4 Unexpected (& Humbling) Lessons From Navigating My Early 20s With Adult Braces

At the ripe old age of 22, fresh out of college and six months into my first real full-time job, I had to get braces for the second time in my life. I had to wear them for almost two years, plus a complicated jaw surgery thrown in the mix. This experience taught me valuable lessons about personal finance, conducting myself professionally in the workplace while looking like a middle-schooler in a suit, and how to navigate the healthcare system as a new adult. Here’s what I learned:

1. No one cares about your health more than you do

While on the conveyor belt of specialists, waiting rooms, x-rays, and billing departments, I quickly realized that if I didn’t pipe up, advocate for myself, and ask questions, no one was going to volunteer the information I wanted and needed to hear. No one cared more about my healthcare and my specific case than I did, for obvious reasons. From the perspective of the people who worked in my oral surgeon’s office, I was just one of many patients they saw each day. From my perspective, this was by far the biggest medical procedure I’d ever encountered. Because we were coming at this from two different vantage points, I had to advocate for myself and make sure I understood everything that was going to happen during the procedure, what the pile of forms I was signing meant, what my insurance covered and what I would be responsible for, and how to best prepare myself for and recover from the surgery. I learned that in situations where there is an information asymmetry, speaking up is up to you.

2. Mastering the art of “Fake it ‘til you make it”

In addition to having just graduated college, living on my own, learning to budget, and generally trying to function as a real adult, I was also brand new to working full-time. I was ten years younger than everyone else in my office and also wearing a mouth full of metal. It was not ideal. I decided early on that I was not going to spend two years without opening my mouth in meetings or only smiling with my lips closed in pictures. I would grin — mouth open — and bear it, not making too much of the fact that I was a dead ringer for a 12-year-old. I figured that if I didn’t make a huge deal out of it, other people would follow suit and treat it like a non-issue. The few times that someone did ask, I would simply say, “Yep, I have a jaw issue that’s going to require surgery in a few months and I have to wear braces until that’s over” and then I’d move on. What I wanted to do was immediately launch into how UNFAIR it was and how I didn’t WANT braces and this felt like the worst thing to EVER happen to me. What I did instead was pretend to be much more mature and confident than I actually felt. After a few months and with a little perspective, the confident version began to feel more like the real me than an act.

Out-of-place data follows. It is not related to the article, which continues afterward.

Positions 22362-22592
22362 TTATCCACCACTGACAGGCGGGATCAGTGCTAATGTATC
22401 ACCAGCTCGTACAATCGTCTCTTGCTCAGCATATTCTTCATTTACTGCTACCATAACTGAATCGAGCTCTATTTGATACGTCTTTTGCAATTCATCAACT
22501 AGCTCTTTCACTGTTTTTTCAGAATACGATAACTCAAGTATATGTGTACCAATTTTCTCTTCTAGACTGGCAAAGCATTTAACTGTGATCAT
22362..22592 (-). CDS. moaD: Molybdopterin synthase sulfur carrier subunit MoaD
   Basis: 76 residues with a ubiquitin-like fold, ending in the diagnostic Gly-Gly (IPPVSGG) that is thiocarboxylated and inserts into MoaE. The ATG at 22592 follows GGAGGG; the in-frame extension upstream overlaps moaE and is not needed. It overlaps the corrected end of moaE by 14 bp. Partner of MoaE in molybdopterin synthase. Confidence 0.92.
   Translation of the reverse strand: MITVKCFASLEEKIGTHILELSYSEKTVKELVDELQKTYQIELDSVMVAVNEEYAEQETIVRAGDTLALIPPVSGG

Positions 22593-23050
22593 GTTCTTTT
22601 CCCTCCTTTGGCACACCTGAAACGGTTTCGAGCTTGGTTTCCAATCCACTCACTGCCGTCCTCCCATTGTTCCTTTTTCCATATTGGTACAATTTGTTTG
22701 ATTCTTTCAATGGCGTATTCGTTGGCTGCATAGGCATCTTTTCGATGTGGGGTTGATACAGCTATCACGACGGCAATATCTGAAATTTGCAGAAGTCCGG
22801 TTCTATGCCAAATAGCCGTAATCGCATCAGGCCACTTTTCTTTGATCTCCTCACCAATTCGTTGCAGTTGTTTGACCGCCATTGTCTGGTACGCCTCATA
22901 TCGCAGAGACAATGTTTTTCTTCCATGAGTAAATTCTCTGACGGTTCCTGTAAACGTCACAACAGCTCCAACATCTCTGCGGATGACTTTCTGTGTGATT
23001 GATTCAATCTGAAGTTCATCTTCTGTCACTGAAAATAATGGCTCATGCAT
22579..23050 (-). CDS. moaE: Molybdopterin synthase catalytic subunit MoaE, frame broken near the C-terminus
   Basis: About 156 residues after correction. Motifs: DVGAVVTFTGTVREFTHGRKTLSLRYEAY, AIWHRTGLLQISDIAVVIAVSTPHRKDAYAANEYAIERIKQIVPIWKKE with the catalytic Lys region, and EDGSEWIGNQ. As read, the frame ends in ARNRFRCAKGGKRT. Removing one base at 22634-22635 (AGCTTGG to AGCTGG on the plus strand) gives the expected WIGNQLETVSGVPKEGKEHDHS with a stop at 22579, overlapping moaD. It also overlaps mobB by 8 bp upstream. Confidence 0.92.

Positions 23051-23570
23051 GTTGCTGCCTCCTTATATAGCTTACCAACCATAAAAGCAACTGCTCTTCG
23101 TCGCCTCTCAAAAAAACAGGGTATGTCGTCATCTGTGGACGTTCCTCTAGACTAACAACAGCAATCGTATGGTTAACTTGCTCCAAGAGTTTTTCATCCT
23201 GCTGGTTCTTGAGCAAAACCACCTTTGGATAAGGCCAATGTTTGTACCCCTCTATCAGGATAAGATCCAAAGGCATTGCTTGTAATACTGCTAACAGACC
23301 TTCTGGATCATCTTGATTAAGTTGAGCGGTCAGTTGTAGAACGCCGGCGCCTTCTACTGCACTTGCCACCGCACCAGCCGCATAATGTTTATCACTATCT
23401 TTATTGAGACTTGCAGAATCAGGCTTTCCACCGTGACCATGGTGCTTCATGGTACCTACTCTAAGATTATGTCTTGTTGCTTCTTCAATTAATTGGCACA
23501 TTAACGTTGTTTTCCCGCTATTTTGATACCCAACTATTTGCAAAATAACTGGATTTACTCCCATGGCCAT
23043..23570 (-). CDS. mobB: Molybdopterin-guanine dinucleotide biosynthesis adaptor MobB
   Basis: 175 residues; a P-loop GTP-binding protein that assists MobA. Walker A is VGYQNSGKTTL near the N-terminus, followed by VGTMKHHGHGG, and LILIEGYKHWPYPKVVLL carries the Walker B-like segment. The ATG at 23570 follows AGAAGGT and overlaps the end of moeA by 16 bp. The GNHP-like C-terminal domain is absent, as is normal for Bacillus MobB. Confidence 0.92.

3. How to ask for what you deserve

When it came time to schedule my surgery and I had to talk to our human resources department about the amount of time I would need off work to recover, my people-pleaser instinct was to volunteer to come back to work as soon as humanly possible so I didn’t inconvenience anyone, even if it meant I was going to be in agony, on a liquid diet and unable to smile. I was eligible to use the weeks of sick leave I’d been accruing, so I gave myself a pep talk to ask for all the time off I needed and deserved. My two-week request was immediately approved, but I’m sure that if I had asked for less time, that’s what I would have gotten instead. If you ask for what you deserve and what you really need, you might actually get it. If you ask for part of what you want and hope for the rest, you’re just setting yourself up for disappointment. No one can read your mind, so speak up. Wishing and hoping won’t get the job done.

4. Being sick is expensive

Many people don’t have the luxury of good health. Unfortunately, in the United States the healthcare system is costly, complicated, and seemingly set up to screw over anyone who has the misfortune of getting sick or hurt, or anyone who is born with a preexisting condition or health issue. When I had to spend two nights in the hospital recovering from a surgery I chose to have, I saw so many people who were in much worse shape than I was. At the risk of overstating the obvious, being sick is really expensive and stressful. I decided right there that anything I could do to avoid being hospitalized again, I was going to do, and with vigor. Obviously, you can’t control when health-related issues or accidents crop up unexpectedly. However, taking care of your body, eating right, and generally staying on top of routine things like preventative check ups and dental care is way easier, cheaper, and less painful than dealing with the physical and monetary aftermath of years of neglect.

*****

Despite what I thought when I was a little kid, being an adult isn’t only about working in an office every day and getting to decide on your own bedtime, but approaching difficult situations with maturity and perspective, advocating for yourself when no one else will, and assuming responsibility for your health and well-being. And yes, sometimes it’s grinning your way through adult orthodontia. The braces eventually came off, but what I learned from the experience will stay with me forever.

A grant writer by day and personal finance fanatic by night, Marisa is an avid traveler who lives in Pittsburgh, PA. When she’s not reading or writing for work or play, she enjoys running, thrifting, and searching for the most authentic Mexican food in the city.

Image via Unsplash

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